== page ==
Technological progress in beverage packaging equipment has, together with stricter standards for hygiene and environmental protection, resulted in increasingly stringent demands on the conveyors used in packaging plants and the need for improvements in their lubrication. At one time conveyors were lubricated with bars of soap, which were replaced by liquid soap in the early 1960s. Since then, although most conveyor lubricants are still based on soap chemistry, both they and the means of their application have undergone considerable development. Special additives are used to enhance lubricant performance on high speed conveyor chains. Sophisticated dispensing systems ensure that the need to apply large quantities of lubricant at certain specific points does not result in lubricant being wasted in other areas where so much is not needed. Measures can be taken to reduce the incidence of fouling caused by lubricants reacting with spilled products or by poor lubricant performance and consequent abrasion of metal. A variety of additives can be used to control microorganisms and prevent lubricant foaming. (Foam adhering to the bases of bottles can be mistaken for dirt inside the bottle by automatic bottle inspectors). Water softening is often used to prevent reactions between soap and hard water which can cause precipitation and thereby clog the lubricant dispensing nozzles. Improvements in storage and handling technology, in the interests of safety and economy, and the use of biodegradable low foam surfactants to facilitate effluent treatment are also increasingly important.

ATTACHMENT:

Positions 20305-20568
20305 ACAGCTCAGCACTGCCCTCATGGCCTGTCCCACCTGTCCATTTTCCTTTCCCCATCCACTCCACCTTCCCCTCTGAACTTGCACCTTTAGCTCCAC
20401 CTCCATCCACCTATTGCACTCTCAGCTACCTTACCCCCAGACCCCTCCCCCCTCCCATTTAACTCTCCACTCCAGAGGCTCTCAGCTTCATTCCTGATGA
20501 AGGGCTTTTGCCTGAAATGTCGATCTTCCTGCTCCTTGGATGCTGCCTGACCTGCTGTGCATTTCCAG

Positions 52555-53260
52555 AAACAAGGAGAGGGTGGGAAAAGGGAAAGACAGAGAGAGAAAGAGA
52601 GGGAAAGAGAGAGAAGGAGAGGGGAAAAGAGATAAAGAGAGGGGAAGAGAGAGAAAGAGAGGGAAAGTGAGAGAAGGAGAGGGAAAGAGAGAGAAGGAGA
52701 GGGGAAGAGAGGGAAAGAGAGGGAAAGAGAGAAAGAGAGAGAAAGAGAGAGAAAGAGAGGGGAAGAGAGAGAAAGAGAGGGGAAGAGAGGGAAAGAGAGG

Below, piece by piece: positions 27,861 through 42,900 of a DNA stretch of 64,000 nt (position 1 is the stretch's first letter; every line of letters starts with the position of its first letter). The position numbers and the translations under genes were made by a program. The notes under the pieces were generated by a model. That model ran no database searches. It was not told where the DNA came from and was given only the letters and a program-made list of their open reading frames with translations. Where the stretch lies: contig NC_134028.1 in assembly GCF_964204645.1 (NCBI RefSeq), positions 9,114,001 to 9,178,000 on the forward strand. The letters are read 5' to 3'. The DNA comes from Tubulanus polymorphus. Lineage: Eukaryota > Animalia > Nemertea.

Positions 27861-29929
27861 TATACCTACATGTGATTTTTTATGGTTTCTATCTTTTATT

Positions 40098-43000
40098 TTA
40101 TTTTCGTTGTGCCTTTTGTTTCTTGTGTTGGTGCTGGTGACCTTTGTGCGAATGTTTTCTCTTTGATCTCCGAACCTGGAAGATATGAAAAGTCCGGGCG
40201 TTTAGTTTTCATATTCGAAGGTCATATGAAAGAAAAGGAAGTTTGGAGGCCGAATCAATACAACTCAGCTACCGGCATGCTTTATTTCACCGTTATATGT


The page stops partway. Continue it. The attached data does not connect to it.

Keywords : conveyor economisation efficiency lubricant performance